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Why Share Data?

 

Sharing your data publicly (usually online) makes it available for other researchers to re-use. Data sharing is increasingly becoming mandated by institutions, funding agencies and publishers.

 

Reasons to Share Data

  • Increase your research impact and citation rate: If you share your research data online and others cite it, you can include these citations with your publication citations, demonstrating an increased impact of your scholarship! (PLoS ONE article: Sharing Detailed Research Data Is Associated with Increased Citation Rate)
  • Promote collaboration: Other researchers finding your data online may be an avenue to start new or expand existing collaborations.
  • Increase transparency and reproducibility of research
  • May be mandated by funding agency or publisher: Data sharing guidelines vary widely between different funding agencies and publishers so check their guidelines very carefully. Currently, OU does not require you to share your research data.

 

How to Share Your Data

  • Submit as a supplemental files to a publication: Check the journal or publisher's Author Guidelines to see if this is an option.
  • Deposit in a data repository: A data repository makes your data publicly available online. Most data repositories contain data related to a specific discipline but some are discipline-agnostic.
  • Publish it in a data journal: As the name implies, a data journal publishes data files along with a description of the data set. Examples of data journals include Scientific Data (published by Nature) and Research Data Journal for the Humanities and Social Sciences
  • Share it on a personal website: This option is not recommended due to the significant time commitment required to maintain a personal website.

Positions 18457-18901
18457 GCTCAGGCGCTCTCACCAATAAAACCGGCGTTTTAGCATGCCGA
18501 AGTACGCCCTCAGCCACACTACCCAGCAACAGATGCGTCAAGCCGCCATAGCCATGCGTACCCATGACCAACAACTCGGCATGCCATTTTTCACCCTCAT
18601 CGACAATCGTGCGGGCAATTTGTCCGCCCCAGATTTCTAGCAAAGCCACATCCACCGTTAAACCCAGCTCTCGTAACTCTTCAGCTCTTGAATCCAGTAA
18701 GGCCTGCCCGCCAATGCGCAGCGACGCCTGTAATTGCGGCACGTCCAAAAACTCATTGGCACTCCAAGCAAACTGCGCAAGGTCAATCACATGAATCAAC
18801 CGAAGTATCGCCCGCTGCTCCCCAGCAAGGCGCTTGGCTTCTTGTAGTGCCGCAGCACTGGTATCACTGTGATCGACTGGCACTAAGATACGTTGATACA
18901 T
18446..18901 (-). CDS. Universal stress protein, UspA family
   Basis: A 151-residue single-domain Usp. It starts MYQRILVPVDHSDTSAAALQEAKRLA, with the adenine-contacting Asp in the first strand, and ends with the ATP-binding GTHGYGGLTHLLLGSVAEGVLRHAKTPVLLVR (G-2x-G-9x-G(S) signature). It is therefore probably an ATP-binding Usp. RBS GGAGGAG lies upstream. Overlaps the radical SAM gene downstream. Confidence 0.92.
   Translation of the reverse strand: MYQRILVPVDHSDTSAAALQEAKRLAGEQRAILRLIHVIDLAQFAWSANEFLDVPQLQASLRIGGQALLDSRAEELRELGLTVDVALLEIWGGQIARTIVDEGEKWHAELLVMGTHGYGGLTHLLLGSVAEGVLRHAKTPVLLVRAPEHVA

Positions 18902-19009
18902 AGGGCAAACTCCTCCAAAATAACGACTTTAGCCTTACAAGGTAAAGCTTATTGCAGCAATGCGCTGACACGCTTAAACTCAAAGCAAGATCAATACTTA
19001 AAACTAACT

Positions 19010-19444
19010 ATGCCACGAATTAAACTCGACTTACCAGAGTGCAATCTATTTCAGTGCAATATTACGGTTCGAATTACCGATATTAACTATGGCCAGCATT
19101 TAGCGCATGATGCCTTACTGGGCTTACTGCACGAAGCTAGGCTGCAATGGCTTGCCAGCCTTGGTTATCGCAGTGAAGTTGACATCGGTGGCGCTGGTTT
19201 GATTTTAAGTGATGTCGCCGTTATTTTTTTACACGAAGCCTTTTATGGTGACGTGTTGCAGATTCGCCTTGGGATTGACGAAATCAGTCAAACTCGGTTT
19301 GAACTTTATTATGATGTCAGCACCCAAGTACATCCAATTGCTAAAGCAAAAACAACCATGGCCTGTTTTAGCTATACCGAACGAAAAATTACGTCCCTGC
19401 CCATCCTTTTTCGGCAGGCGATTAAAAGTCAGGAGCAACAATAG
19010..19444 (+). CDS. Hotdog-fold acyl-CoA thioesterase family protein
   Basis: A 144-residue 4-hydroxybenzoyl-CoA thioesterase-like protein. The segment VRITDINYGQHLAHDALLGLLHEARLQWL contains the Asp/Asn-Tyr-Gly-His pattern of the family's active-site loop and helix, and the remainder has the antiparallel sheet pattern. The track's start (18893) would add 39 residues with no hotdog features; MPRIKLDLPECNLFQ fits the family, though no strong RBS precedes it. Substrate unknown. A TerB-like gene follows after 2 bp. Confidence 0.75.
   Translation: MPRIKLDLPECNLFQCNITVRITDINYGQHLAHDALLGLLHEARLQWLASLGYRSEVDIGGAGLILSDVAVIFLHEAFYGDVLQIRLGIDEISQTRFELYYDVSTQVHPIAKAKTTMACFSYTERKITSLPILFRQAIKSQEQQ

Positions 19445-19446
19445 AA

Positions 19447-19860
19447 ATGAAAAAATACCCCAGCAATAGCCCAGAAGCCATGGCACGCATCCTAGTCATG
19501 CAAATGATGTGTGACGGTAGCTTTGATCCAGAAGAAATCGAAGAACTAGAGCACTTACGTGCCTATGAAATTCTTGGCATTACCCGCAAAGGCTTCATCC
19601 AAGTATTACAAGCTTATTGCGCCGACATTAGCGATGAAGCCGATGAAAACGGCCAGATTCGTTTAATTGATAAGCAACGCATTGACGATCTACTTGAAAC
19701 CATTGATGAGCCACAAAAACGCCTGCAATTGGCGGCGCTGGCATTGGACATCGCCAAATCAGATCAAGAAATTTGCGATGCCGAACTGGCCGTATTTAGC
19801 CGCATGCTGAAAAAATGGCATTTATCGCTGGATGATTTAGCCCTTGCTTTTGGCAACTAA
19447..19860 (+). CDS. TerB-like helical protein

Best Practices for Sharing Your Data*

  • Check if your funding agency or publisher has data sharing requirements: They may require that the data is made available for a certain period of time. They may also require that you use a specific data repository or provide them with a citation that notes where the data was deposited.
  • Before sharing, check intellectual property rights: Data itself is considered a fact and isn't subject to copyright. But an expression of the data (such as a figure in a publication) could be subject to copyright.
  • Select data to share: You should share the data that supports all parts of your publications, including tables and figures
  • Apply a license to your data to facilitate re-use: Apply a Creative Commons license or Open Data Commons license to your data. A license will tell other researchers how they can (and can't) re-use your data. Creative Commons licenses are often denoted by the icons below.

Image of the six Creative Commons licenses

  • Share data around the time of publication: Some funders and publishers require that data is available prior to or at the time of publication.

*Confidential data needs to be de-identified prior to sharing publicly.

 

 

 

Library contact

Joanna Thielen

Joanna Thielen

Assistant Professor
Research Data Librarian
Science Librarian for Biological Sciences, Chemistry, and Physics
jthielen@oakland.edu

 

Created by Name / Updated on September 25, 2017 by Name

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